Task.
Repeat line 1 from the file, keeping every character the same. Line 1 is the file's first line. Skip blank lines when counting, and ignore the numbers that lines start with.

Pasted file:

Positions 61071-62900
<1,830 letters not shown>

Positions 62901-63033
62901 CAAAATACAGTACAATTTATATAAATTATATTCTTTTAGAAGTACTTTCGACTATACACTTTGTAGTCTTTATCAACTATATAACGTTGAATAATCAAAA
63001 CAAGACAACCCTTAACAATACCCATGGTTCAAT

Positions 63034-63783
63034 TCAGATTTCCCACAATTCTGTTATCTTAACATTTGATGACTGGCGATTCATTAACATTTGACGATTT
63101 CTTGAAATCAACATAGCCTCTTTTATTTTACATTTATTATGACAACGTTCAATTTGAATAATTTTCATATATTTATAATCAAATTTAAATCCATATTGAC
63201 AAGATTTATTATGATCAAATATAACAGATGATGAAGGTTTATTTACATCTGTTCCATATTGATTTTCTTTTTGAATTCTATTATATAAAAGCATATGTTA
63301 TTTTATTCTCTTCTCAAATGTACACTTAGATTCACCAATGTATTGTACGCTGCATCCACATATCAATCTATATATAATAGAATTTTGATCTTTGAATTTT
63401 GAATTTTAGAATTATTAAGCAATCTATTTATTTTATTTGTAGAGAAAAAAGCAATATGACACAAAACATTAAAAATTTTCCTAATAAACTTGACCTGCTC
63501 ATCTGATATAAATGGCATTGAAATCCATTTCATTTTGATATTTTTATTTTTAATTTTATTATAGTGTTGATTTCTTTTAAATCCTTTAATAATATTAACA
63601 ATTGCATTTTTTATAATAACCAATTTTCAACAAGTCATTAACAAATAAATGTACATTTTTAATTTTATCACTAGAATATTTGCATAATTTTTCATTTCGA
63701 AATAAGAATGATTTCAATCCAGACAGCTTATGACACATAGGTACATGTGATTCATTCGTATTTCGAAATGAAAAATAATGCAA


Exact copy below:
Positions 61071-62900